Opinion: Economics will rightly dominate conference

A fairer, more sustainable economy – that’s what Lib Dem conference will be about
I’d like propose a new hashtag – #IAgreeWithSimon. Hughes, that is, specifically I agree with this:

At the next election we will be judged by whether relative to the rest of the western developed world we have steered our way through these difficult waters.

The government’s record to date is not encouraging, and with Liberal Democrats gathering in Brighton on Saturday to debate how the to shape the nation’s political economy, conference fringe will once again be where it’s really at.

The Social Liberal Forum has an excellent line-up of fringes, starting by discussing why, how and when to disengage with the Tories before May 2015. Sponsored by Liberator magazine, this Saturday evening meeting will see Lord Rennard, Tim Farron MP, Brighton MP Caroline Lucas, Stuart Weir (former Director, Democratic Audit) Neal Lawson (Chair, Compass) and Chair Naomi Smith (SLF) debate the merits, mechanisms and pitfalls of the party detaching from the coalition. Further meetings will tackle on alternative economic strategies and ethical reforms to British business. The former will be debated at a fringe jointly sponsored by the PCS union on Sunday evening entitled ‘Austerity isn’t working: there is an alternative – creating sustainable jobs and growth’ and featuring Mark Serwotka, economist Ann Pettifor, Mike Tuffrey and yours truly, with SLF’s Janice Turner chairing.

The latter will be explored at an SLF/High Pay Centre event on Monday night chaired by Deborah Hargreaves, at which Sir Michael Darrington (former CEO, Greggs), Lord Oakeshott , Catherine Howarth (CEO, FairPensions) and Simon Caulkin (writer on business ethics) will set out ‘How to move towards a more ethical capitalism’ by ‘rebuilding trust in business and creating good companies.’ Details of venues etc can be found on the Social Liberal Forum website, where you can also find details of the SLF’s inaugural dinner, to be addressed by Andrew George and Steve Webb  – tickets still available!

These fringe meetings chime with Hughes’ views on how the electorate will judge us – the Lib Dems must work on both the policies and the politics of delivering a fair, sustainable prosperity.

A similar theme permeates the main conference agenda, with motions on housing, inequality, sources of sustainable prosperity and workplace democracy, directly addressing the most salient anxieties facing millions today. The motions mostly set out a distinctive stance on these issues, but here I feel I must disagree with Simon. In the article cited above, Simon is convinced that the coalition must adhere to its economic Plan A, based on an inflexible and ineffective deficit reduction strategy. But if the electorate will judge us on where our economic track record, we simply must look beyond yet more spending cuts to provide the kick-start we need.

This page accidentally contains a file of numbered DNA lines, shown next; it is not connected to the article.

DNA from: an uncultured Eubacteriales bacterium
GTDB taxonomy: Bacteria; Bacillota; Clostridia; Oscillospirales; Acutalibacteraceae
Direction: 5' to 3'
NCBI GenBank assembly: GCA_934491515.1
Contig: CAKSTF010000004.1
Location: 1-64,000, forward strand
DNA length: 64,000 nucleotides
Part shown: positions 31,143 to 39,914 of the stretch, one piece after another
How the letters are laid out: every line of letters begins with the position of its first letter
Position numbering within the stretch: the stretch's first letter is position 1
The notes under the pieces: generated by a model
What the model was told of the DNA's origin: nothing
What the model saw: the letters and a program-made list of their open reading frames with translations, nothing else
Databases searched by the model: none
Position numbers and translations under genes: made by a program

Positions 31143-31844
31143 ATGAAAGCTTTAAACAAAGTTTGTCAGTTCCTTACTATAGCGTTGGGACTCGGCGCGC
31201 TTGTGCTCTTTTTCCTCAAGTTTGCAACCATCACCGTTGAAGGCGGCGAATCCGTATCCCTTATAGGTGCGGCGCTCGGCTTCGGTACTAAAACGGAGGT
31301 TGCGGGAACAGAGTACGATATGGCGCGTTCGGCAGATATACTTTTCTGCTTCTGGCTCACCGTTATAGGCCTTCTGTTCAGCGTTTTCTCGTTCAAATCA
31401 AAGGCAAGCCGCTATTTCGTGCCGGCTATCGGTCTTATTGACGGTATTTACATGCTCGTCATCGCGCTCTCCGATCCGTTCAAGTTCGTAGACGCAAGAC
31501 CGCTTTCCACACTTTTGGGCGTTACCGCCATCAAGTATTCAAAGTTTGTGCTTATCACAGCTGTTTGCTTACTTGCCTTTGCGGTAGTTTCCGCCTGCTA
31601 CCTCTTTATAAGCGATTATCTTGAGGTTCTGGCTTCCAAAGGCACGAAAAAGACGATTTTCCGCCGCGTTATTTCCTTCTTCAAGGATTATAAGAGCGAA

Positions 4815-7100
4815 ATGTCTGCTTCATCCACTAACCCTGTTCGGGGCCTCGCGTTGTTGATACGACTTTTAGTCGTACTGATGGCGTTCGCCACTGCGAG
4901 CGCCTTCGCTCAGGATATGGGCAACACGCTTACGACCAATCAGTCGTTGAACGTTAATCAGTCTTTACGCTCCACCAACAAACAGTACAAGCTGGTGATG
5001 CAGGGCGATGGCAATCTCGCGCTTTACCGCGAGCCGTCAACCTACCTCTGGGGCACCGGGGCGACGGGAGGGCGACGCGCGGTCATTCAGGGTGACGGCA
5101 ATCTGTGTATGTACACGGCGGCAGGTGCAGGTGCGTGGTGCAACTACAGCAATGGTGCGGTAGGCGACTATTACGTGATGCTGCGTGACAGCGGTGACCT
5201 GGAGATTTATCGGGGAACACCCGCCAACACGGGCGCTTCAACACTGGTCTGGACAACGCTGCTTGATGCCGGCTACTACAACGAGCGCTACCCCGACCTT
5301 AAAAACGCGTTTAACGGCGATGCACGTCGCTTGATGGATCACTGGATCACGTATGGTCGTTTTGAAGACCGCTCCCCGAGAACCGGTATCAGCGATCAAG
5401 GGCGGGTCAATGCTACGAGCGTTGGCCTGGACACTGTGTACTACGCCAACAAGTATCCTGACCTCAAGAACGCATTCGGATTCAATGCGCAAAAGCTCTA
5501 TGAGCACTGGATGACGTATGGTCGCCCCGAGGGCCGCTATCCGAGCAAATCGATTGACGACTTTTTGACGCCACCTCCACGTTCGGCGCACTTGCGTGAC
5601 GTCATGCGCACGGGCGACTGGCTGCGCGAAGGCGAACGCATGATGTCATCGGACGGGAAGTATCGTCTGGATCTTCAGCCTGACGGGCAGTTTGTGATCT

As the motions on inequality, housing, sustainable prosperity, science policy and workplace democracy argue, we need an economic strategy that fosters investment, innovation, skills and a fair distribution of power, risk and reward. Members of the Social Liberal Forum agree entirely with these aims as set out in the motions above, arguing simply that if some of the reforms needed have short-run fiscal implications we shouldn’t overlook them purely in the interests of sticking to George Osborne’s failing dogma.

Whether on the fringe on in the main hall, the economic direction of travel set by a coalition with Liberal Democrats at its heart will dominate conference. As I said, #IAgreeWithSimon that voters will watch our stewardship of the economy very closely, which is why I and others will argue strongly in favour of a more effective, fair, social liberal approach to economic policy. See you in Brighton!

* Prateek Buch is Director of the Social Liberal Forum and serves on the Liberal Democrat Federal Policy Committee

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This entry was posted in Op-eds.


  • There’s a lot of tosh from Hughes in the article linked. On current trends we can only hope that voters won’t judge us on the effects of Tory economic policy compared to other countries (especially those with their own central banks). See http://liberalconspiracy.org/2012/03/29/compare-how-the-uk-and-usa-recovered-from-recession/ and http://static5.businessinsider.com/image/4f986cf7ecad049a6f000010-590/chart-of-the-day-real-gdp-rebased-to-100-in-2003-april-2012.jpg

  • The problem with Simon’s analysis is that in 1997 the voters rated the Tories as better to run the economy than Labour. Didn’t do them much good.

  • I am also far from certain, even if the figures overall look better, whether the way people feel will be better, and whether people will be in the mood to “thank” the Government parties. I still feel that the likeliest polling outcome is that the electorate will blame Lib Dems – mainly for not putting forward strongly their different and separate point of view, and, depending on whether or not the majority feeling is that Labour or the Tories should be more backed, will either not vote tactically anti Tory for us, or say they may as well vote for a “proper” Tory. Either way, hammering us. If, as Farage is trying to maintain in today’s Grauniad, UKIP does well in the 2014 Euros, that could put pressure on our 3rd place in 2015 – if that is indeed when the GE takes place. I think Simon’s expressed view linked to here is mainly wishful thinking.

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